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Forest City/ESDC predicted 224-250 events at Barclays Center; first three years averaged 180-200

FCR 2005 bid to MTA: 250 events
How many events were there annually at the Barclays Center, starting in 9/28/12 and until the New York Islanders arrived three years later?

Only 180 to 200 a year, which is fewer than predicted many times by arena developer Forest City Ratner, governmental allies, ratings agencies, and consultants, we now know.

The lesson, yet again, is to take self-serving predictions with a large grain of salt. (Note that, as detailed below, the New York City Economic Development Corporation and the New York City Independent Budget Office more accurately predicted numbers under 200. )

August 2016 to potential bond buyers: 180-200 events in first three years
The new information comes in a consultant's report in the August 2016 Official Statement sent to potential buyers of the refinanced arena bonds. (See screenshot at left.)

The arrival of the New York Islanders hockey team means the Barclays Center did finally host 240 events in the fourth year of operation. (Given the timing of the Official Statement, I'm assuming they counted the fourth year as beginning at the end of September 2015, which was approximately one year earlier,)

The increased event count doesn't necessarily translate into huge profits, so it's possible that if the Islanders leave the arena might earn more profits from fewer events. (I'll write more on this soon.)

FCR 2005 City Council presentation: 235 events
The key is this: official projections, especially from private entities, deserve skepticism. Some public entities and agencies have been more cautious and, thus, credible.

Overly optimistic predictions of events

Repeating and augmenting my September 2013 article on the number of predicted events, it's clear many were optimistic and unrealistic:
  • 224: May 2004. Source: Report by Forest City Consultant Andrew Zimbalist
  • 250, May 2005. Source: Forest City’s bid to the MTA
  • 226: June  2005. Source: Report by Forest City Consultant Andrew Zimbalist
  • 235, May 2005. Source: Forest City presentation to City Council
  • 192, June 2005. Source: NYC Economic Development Corporation analysis
  • 194+, September 2005. Source, New York City IBO Fiscal Brief
  • 225: July 2006 General Project Plan, Empire State Development Corporation
  • 225: June 2009 Modified General Project Plan, Empire State Development Corporation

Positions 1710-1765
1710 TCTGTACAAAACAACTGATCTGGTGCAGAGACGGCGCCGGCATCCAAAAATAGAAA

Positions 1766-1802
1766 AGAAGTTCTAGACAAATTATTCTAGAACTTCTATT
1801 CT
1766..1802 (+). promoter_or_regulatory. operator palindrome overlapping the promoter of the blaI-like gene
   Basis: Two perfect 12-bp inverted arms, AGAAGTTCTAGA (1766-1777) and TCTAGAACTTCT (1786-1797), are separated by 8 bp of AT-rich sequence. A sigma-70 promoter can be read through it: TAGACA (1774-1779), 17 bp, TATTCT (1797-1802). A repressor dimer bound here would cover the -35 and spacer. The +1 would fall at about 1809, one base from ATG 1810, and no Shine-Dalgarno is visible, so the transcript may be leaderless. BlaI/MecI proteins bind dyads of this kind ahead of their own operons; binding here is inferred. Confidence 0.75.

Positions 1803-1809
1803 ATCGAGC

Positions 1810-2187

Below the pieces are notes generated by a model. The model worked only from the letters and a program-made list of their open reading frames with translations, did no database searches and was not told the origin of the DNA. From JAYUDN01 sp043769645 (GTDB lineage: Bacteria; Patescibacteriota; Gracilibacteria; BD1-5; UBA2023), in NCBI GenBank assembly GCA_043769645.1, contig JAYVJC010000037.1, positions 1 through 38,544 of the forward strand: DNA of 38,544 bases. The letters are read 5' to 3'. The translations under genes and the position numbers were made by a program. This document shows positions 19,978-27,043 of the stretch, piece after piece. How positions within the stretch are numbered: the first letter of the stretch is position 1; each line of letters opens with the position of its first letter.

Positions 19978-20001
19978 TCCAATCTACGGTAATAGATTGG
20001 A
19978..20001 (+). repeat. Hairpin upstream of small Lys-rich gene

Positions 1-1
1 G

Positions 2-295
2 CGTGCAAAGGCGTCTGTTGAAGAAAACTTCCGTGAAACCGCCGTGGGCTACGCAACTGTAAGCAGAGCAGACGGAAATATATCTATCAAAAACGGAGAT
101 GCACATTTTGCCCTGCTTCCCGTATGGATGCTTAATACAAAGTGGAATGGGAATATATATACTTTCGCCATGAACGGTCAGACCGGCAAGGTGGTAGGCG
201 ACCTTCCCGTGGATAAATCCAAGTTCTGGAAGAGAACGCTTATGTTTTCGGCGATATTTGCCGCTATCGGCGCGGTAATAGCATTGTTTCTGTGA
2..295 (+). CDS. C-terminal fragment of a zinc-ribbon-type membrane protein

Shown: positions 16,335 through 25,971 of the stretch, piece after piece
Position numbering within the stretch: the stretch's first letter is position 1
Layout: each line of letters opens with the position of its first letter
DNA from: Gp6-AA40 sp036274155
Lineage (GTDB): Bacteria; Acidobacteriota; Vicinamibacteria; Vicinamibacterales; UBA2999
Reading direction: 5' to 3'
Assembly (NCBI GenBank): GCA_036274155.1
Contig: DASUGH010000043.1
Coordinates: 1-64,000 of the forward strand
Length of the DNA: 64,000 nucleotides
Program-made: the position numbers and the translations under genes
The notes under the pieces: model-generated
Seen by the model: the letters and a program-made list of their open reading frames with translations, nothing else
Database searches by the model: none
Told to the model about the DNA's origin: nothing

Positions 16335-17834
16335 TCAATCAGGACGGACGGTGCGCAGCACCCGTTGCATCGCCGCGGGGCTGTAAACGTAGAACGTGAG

• 200+, September 2009. Source: Barclays Center press release
  • 225, December 2009. Source: ratings agency Moody's
  • 220, December 2009. Source: Forest City, according to ratings agency Standard & Poor's, which called estimate “aggressive”
  • 184-214, December 2009. Source: consultant Conventions, Sports & Leisure International, part of Official Statement for bond buyers
  • 220, December 2012. Source: Arena CEO Brett Yormark interview in Gotham magazine.
First year results were presented as triumphant, as the arena was the busiest in the country, but the numbers, imprecisely expressed as "200-plus," were still more modest than predicted:
(Note that, as far as I can tell, the statistics involve ticketed events, so occasional graduations and occasional outside rentals are excluded.)

The fundamental flaw

Zimbalist's hired-gun report, based on Forest City numbers, was likely the basis for Forest City projections and thus ESDC projections.
However, he not only assumed the Brooklyn arena would not host an NHL team, his calculation presumed the eventual closing of Continental Airlines Arena (later Izod Center), and no new arena in Newark.

The problem, as analysts Jung Kim and Gustav Peebles pointed out in 2004, is that that left no place for the New Jersey Devils to play. And, indeed, they moved to Newark, and the Prudential Center continues--and competes with the Barclays Center and Madison Square Garden for certain events.

The recent assessment

Here's the text from the 2016 Official Statement, as shown in the screenshot above:
While the Arena Project was first developed as the home arena of the Nets, it has evolved into a multi-purpose venue hosting many types of entertainment events, such as concerts, college basketball, family entertainment, boxing, civic and cultural events, and, most recently, NHL hockey. The Arena averaged approximately 180 to 200 events each year since its opening in September 2012, which has increased to over 240 events with the addition of Islanders Home Games in 2015.
Actually, the arena was always supposed to be a multi-purpose venue, because 44 home games won't cut it.

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